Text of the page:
The Linux/Bash shell has three data streams that you can tap into when executing commands – stdin, stdout, and stderr. Here’s how to use them.
stdin, stdout, stderr allow for the display of text in the console, and the data being output each stream can be directed into other programs.
These are referred to as Standard Streams.
What is stdin (Standard Input)?
Text input stream.
Applications can accept text via stdin as input.
What is stdout (Standard Output)?
The text output stream of a program.
Applications send data to other programs (or to the console for viewing) via stdout.
What is stderr (Standard Error)?
The text error output stream of a program.
If a program encounters an error, it should send the data regarding the error out via the stdout stream.
…Yeah, But What Does that Actually Mean?
A computer program does things with input and output data – for example, a program may accept a maths equation and provide the solution to it.
You need a way to get the equation IN to the program and a way to get the answer OUT of the program. You also want to know if the equation was unsolvable, so you want to see any ERRORs generated, separate from any other OUTPUT.
That’s stdin, stdout, and stderr.
Because having everything work the same way makes life easier, these inputs, outputs, and error streams have become standardized so that applications built for the command line all behave the same way.
Hence, Standard Streams. Each stream has a numerical identifier from 0-3:
Redirecting/Piping from stdin, stdout, stderr in Bash/Shell
You typing into the Linux shell is a stream of text – you type, and the text stream is fed into the console input.
An application runs, and the text data output from it is fed into the console for display so that you can read it.
This is all the default behavior when working on the console, but it can be changed. Streams can be redirected – for example, the program’s output can be directly streamed into a file rather than to the console for viewing.
The output from one program can be redirected into the input of another program directly.
Here are some basic examples using redirection and piping.
Usually, the echo command will print text to the console:
echo "hello there!"
The stdout of the echo program is taking its default path to be displayed on your screen.
Redirection lets you send it somewhere else. Here, it is sent to a file:
echo "hello there!" > test.txt
A file called text.txt will be created containing the text “hello there!” (watch out, if the file already exists, it will be overwritten).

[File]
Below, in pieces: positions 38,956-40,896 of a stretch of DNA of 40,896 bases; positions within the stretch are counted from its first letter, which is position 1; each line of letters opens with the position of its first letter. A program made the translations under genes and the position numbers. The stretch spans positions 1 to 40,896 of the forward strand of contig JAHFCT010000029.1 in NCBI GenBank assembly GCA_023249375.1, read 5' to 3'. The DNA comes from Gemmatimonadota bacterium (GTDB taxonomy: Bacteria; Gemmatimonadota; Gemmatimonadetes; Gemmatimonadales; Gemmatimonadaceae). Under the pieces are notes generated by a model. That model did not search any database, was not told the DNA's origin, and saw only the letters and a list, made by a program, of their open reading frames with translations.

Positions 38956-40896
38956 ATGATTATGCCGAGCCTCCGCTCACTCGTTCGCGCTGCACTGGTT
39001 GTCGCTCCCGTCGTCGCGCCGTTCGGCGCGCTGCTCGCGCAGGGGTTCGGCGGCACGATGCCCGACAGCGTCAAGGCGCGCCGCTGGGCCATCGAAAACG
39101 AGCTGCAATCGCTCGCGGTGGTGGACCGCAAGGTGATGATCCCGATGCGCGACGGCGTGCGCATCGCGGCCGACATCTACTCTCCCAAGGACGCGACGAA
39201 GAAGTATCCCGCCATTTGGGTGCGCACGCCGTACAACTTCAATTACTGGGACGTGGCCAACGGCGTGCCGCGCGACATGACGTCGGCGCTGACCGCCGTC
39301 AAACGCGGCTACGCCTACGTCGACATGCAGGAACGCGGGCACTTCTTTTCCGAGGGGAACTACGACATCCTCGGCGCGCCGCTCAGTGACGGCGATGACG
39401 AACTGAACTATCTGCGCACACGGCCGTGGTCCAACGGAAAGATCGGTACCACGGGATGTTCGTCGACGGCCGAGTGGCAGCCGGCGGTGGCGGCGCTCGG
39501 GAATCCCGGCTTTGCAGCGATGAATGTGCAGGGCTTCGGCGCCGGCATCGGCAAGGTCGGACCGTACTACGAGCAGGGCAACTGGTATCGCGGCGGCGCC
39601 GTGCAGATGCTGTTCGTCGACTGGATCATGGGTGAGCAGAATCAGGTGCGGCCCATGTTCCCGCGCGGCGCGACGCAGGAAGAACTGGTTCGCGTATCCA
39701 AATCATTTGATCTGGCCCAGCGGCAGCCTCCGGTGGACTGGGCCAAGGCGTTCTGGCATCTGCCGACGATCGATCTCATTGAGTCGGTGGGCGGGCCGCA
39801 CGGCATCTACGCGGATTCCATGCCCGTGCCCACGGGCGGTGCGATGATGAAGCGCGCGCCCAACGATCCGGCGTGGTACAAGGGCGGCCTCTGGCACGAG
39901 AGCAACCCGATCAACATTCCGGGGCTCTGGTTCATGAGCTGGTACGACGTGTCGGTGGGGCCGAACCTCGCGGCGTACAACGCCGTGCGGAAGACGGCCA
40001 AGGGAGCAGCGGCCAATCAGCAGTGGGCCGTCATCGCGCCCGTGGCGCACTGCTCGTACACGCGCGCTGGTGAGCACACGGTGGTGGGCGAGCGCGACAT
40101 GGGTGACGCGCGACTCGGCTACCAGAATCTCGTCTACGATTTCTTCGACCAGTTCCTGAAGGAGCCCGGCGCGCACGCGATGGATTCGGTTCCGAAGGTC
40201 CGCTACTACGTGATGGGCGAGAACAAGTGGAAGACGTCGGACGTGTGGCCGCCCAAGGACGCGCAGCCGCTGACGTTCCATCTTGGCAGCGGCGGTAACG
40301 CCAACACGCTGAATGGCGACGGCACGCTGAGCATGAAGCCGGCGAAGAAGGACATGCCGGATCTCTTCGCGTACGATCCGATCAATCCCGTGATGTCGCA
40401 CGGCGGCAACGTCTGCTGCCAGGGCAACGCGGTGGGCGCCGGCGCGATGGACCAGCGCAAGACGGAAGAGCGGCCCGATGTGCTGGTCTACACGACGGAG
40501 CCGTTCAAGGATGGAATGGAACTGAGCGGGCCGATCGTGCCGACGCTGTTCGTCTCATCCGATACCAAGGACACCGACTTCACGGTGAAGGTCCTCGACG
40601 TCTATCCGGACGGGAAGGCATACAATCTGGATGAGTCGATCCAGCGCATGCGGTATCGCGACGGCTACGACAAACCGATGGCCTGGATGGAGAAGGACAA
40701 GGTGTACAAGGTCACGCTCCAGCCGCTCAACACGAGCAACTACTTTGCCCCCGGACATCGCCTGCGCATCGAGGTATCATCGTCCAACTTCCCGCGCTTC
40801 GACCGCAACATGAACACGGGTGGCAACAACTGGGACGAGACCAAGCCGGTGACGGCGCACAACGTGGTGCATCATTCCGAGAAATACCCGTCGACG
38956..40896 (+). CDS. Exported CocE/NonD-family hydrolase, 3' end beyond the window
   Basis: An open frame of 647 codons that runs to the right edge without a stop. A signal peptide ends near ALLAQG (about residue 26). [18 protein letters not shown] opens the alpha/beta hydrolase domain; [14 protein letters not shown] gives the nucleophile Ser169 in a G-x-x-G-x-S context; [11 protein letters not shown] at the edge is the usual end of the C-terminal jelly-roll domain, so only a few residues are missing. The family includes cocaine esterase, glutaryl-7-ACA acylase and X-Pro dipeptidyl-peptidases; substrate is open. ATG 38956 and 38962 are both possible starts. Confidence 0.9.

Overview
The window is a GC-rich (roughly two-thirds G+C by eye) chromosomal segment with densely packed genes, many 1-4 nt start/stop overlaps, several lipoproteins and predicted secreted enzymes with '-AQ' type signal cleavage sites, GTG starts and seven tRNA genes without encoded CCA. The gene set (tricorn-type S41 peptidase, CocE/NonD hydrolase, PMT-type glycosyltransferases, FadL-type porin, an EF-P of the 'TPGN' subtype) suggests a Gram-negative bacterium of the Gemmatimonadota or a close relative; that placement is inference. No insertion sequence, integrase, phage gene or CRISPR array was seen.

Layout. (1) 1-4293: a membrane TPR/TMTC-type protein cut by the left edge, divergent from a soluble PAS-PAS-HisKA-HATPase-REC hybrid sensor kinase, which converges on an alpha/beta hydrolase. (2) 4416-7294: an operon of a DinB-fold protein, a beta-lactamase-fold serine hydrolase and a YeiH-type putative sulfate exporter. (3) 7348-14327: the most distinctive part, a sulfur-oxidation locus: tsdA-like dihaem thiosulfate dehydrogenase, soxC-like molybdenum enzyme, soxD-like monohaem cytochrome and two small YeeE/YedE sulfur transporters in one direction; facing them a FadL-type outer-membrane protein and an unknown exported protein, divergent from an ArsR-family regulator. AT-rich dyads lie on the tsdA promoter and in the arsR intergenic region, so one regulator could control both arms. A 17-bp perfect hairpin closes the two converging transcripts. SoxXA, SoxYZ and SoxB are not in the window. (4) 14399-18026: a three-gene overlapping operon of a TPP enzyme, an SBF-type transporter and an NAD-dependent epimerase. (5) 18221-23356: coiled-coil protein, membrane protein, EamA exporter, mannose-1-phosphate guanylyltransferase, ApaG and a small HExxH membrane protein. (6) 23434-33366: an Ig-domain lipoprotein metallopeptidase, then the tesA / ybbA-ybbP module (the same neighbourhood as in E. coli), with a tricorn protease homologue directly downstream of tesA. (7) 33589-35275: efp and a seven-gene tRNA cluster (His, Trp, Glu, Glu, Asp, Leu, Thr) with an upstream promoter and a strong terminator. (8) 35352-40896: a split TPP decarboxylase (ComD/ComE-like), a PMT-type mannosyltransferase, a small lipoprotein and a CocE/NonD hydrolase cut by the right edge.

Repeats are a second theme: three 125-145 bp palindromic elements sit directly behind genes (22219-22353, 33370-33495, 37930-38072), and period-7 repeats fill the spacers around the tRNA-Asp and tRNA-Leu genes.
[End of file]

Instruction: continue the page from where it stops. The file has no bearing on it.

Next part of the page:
You can append files by using >> instead of >
Next, let’s redirect stdin using <
cat < test.txt
The cat command reads the contents of text.txt into its stdin stream and then does what the cat command is designed to do – prints the data supplied to it to stdout, which by default is the console for viewing. So, this will simply output hello there! to the console.
The data in the file was directed to stdin for the cat command – it was redirected.
This is kind of cheating, the cat command will try to read from a filename passed to it as a parameter without piping, but it’s the simplest command for the purposes of this example.
You can redirect stdin and stdout in the same command:
cat < test.txt > output.txt
stdin is being redirected, reading test.txt into the cat program, and the stdout from the cat program is being directed into a file called output.txt.
Again, this is cheating as it’s really just using the cat command to copy a file, but it is a simple example that doesn’t rely on explaining other commands.
Finally, you can redirect the stderr stream by specifying the unique stream number we want to read from (as stdout is the default, it doesn’t need to be specified):
cat nofile.txt 2> error.txt
stdout is identified with the number 2 – if cat generates an error, it will be sent via this stream and into the file error.txt.
The example above will create a file called error.txt containing the text:
cat: nofile.txt: No such file or directory
…as the cat command couldn’t find the file nofile.txt.
In the example above, the stderr stream was identified by its numeric identifier – this means you can redirect stdout and stderr in the same command by specifying which one you wish to redirect:
echo "hello there! 1>test.txt 2>error.txt
Above, stdout is sent to test.txt, and stderr is sent to error.txt.
Piping is the same as redirection, but it only deals with stdin, and stdout errors are ignored.
echo "hello there!" | cat
Here, the pipe (|) pipes (redirects) stdout of the echo command to stdin of the cat command.
Working with command-line applications may seem unintuitive initially, but they are powerful tools when automating tasks. stdin, stdout, and stderr – the standard streams are the cornerstone of this flexibility – you can chain together commands to create complex workflows that can handle almost any task.